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Josh Lewenberg

TSN Raptors Reporter


TORONTO – At least the Raptors aren’t having a complete identity crisis. If nothing else, they know who they want to be.

What kind of team do they hope to become in 2020-21?

“A champion,” Kyle Lowry said, somewhat facetiously, when that question was posed to him a few days before last week’s season opener. “That’s an easy kind of question.”

“I’m gonna be honest with you,” the all-star point guard elaborated. “I think we should become a real-life defensive monster. That’s what I would like us to become. I don’t want us to be this offensive juggernaut. I want us to a defensive team where every single possession, every single night the team who is coming in knows that it’s going to be a slug-it-out game, [that] they’re going to get hit, they’re going to get beat up, they’re not gonna be roaming free. That’s one thing I would love for us to become.”

It was a reasonable response and remains a seemingly attainable goal. After all, that brand of relentless and innovative defence has been their calling card for the better part of the past two seasons. However, after two games and a couple disappointing losses to begin the new campaign, it’s clear that the Raptors have plenty of work to do if they’re going to get back to that level.

“We’re nowhere near where we want to be defensively,” Lowry admitted following his team’s 119-114 loss in San Antonio on Saturday.

For the second straight contest, the Raptors surrendered at least 113 points, something they did in just 23 of 72 regular season games last year. They’ve allowed both of their opponents – the Pelicans and the Spurs – to shoot at least 47 per cent from the field, something they did only 12 times in 2019-20, and better than 41 per cent from three-point range.

They simply haven’t looked like themselves on that end of the floor. Their switches and defensive rotations haven’t been as crisp, their closeouts haven’t been as hard, and they haven’t seemed nearly as locked in as a unit.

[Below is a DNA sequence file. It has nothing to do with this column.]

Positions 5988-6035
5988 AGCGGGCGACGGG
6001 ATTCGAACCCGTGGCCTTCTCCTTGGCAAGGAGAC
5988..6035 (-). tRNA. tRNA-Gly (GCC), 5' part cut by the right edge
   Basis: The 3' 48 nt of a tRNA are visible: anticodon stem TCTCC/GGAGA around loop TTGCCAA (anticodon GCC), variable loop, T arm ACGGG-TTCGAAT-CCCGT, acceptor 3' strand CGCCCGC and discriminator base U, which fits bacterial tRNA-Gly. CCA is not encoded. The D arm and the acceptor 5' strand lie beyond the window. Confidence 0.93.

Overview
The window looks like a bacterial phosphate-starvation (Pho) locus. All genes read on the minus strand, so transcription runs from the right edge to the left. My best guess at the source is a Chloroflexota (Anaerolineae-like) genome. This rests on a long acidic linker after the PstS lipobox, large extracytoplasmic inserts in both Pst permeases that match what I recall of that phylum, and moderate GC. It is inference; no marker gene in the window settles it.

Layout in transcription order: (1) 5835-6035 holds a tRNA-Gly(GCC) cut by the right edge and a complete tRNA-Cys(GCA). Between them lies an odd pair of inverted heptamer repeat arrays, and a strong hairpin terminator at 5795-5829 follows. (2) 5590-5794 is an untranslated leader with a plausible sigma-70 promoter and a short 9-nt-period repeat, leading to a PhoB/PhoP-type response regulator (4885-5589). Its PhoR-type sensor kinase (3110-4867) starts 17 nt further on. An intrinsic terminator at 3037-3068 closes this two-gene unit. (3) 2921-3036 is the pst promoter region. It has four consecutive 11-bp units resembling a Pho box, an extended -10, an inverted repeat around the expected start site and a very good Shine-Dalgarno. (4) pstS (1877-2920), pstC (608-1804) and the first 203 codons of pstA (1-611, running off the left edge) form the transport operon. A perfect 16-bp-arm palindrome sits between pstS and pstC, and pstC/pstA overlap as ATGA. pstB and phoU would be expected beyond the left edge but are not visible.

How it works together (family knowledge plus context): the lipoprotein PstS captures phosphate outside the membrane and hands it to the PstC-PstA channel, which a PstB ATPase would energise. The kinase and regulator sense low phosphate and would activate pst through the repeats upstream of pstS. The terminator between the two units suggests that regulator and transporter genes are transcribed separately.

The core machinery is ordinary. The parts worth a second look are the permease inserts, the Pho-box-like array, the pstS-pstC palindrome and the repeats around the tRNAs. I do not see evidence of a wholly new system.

Consider a defensive breakdown late in the first half of Saturday’s game, when Spurs guard Lonnie Walker drove into the middle of the lane and got an uncontested layup while all five Raptors players on the court stood around him and watched. As Walker blew by his man, Pascal Siakam – who committed to going for the steal – Lowry called for somebody to help on him. None of the other three guys – OG Anunoby, Fred VanVleet and Chris Boucher – or Lowry himself, slid in.

“It’s not rocket science,” VanVleet said afterwards. “I don’t want to say it’s an effort thing, I feel like guys are trying out there, but we’ve got to make more plays at a higher level. It’s easy to say it on offence when you say guys have got to make plays, you’ve got to complete the play, but it’s the same thing on defence. You’ve got to make the extra rotation, you’ve got to make the close out and you’ve got to come up with the rebound. We’re trying, but I think we’ve got to perform defensively at a higher level each possession. I think we’re just not doing it for a full game. We do it in spurts, but I think teams are just a little too comfortable right now.”

The Raptors ranked among the NBA’s top-five in defensive efficiency each of the past two seasons, though they really established themselves as one of the league’s stingiest teams in the 2019 playoffs, en route to winning the championship. Despite the loss of Kawhi Leonard and Danny Green – a couple of elite perimeter stoppers – in free agency that summer, Toronto carried that identity into the 2019-20 campaign, ranking second in defence.

Known for their unrelenting effort, versatility and creative game plans, last season’s team prided itself on a consistent approach. The offence would come and go, but regardless of whether their jumpers were falling or if they were able to generate good looks in the half court – a reoccurring issue for them – on any given night, they could almost always rely on their defence to keep them in games.

It was a credit to Nick Nurse and his coaching staff for designing the schemes that helped neutralize so many of the league’s star players, and to the talent on the floor for being able to execute them. But mostly, their defensive prowess was a product of the team’s exceptionally high basketball intellect.